In the whirl of her prose, we are never able to gain sure footing, and this is deliberate on Kandasamy’s part.
In the second part of the novel, Kandasamy’s rhetorical grandstanding and throat-clearing give way to breathtaking and disturbing passages that depict the gruesomeness of the event itself. In the whirl of her prose, we are never able to gain sure footing, and this is deliberate on Kandasamy’s part. At its heart The Gypsy Goddess is a novel about the difficulty of storytelling. It is a work that meditates on the impossibility of rendering into words the atrocity of a brutal massacre. The seeming hostility of Kandasamy’s opening chapters belies the sheer exertion of the task she takes on, which is the problem of how to write ethically about an unspeakable act of human violence. The constant negotiation between academic writing, journalism, tweeting, and poetry is a way of circling around this question: what is the best way to tell the story of 44 wretched souls who were hacked and charred alive for merely striking in the name of humane working conditions? Is it more ethical to make this a news story, a scholarly text, or a work of art? Is there any way to represent this disaster, which is at the explosive intersection of caste, class, capitalist, and environmental oppression, without doing the solemnness of the horrific tragedy itself a disservice?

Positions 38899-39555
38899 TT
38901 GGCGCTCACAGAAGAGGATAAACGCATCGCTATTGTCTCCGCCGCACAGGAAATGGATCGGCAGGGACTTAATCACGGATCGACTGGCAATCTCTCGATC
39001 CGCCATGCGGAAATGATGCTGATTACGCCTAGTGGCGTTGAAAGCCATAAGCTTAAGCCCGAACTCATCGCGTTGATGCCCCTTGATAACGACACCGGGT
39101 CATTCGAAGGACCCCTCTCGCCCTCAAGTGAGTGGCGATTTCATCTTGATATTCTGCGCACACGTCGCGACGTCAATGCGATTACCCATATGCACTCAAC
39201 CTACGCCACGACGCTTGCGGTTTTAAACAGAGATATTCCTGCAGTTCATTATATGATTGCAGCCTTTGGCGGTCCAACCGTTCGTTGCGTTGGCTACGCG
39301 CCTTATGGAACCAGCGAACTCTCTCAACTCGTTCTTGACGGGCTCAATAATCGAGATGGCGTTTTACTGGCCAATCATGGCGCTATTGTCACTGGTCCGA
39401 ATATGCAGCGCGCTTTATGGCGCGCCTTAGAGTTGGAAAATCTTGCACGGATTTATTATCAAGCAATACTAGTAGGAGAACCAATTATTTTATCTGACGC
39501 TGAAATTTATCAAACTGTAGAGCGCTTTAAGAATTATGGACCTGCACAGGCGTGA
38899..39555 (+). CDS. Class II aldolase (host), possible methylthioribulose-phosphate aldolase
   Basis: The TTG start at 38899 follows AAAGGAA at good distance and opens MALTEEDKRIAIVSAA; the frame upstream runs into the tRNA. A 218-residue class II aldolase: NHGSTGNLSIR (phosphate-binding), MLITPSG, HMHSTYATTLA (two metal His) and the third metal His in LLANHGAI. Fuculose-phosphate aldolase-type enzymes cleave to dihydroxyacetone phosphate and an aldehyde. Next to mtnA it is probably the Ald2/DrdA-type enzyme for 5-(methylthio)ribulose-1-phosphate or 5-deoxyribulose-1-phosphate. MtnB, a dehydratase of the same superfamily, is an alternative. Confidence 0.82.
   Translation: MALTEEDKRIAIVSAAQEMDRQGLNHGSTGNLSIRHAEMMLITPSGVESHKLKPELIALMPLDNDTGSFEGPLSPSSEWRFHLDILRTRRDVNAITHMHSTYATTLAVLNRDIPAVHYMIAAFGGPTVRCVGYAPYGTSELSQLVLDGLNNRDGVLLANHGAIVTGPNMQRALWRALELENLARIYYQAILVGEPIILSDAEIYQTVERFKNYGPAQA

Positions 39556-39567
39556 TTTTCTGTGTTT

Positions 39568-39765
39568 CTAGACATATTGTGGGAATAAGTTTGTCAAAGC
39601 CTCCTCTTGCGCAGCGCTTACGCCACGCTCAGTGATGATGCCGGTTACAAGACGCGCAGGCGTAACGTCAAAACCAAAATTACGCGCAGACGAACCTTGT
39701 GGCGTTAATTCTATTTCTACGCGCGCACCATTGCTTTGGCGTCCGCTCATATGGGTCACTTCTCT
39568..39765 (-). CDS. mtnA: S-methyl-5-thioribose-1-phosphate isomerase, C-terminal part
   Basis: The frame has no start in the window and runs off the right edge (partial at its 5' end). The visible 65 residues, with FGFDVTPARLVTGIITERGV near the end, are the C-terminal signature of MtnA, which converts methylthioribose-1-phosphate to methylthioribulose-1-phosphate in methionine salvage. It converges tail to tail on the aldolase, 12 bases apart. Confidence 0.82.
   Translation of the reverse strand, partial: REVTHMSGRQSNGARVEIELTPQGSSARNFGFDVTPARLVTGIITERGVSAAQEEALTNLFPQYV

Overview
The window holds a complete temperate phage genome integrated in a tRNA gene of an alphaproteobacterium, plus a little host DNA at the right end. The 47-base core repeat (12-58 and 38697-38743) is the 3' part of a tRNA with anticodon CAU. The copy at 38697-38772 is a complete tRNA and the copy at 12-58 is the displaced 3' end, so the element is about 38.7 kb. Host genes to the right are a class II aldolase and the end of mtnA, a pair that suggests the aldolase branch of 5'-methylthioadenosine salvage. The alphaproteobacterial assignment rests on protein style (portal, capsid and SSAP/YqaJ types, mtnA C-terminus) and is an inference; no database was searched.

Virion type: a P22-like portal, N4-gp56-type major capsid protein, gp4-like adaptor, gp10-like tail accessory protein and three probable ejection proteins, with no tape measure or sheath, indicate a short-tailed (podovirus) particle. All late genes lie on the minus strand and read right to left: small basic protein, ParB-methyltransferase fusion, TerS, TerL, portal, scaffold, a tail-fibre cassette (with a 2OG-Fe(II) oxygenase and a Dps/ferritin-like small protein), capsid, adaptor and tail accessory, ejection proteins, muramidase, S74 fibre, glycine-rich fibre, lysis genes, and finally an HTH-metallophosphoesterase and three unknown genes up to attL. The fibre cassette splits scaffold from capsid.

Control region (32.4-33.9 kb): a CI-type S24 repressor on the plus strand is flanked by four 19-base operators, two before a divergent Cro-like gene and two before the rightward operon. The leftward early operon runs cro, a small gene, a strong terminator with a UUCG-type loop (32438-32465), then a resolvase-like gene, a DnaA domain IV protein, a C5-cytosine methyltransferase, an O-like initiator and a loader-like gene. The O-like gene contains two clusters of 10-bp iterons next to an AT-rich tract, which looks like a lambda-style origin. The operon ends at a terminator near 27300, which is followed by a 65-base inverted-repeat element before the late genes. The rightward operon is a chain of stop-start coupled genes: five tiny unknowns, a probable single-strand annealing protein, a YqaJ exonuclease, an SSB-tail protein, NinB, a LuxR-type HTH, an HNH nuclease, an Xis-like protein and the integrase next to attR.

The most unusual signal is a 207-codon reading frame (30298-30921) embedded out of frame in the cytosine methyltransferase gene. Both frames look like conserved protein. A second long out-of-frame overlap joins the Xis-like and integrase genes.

As The Gypsy Goddess proceeds, the loud and hostile voice of the narrator breaks apart into the many fragmented perspectives of the workers and landlords and Marxist party leaders in a disorienting procession that mimics, perhaps, the confusing regulations, empty promises, and harsh working conditions forced upon the Kilvenmani laborers. The narration changes from a first person singular, to a first person plural, to a second person — there is an “I”, there is a “we,” there is a “you,” but we are never quite sure who these pronouns address. At the very center of The Gypsy Goddess is a scene of an inspector walking through the field of incinerated bodies. His task is to “comment on the expression of countenance and the position of limbs, and report the presence of blood (liquid or clotted), saliva, froth, vomit, or semen at the scene of the crime.” What follows is a numbered list that spares no details of the individual remains of the victims, in precise police-procedural diction.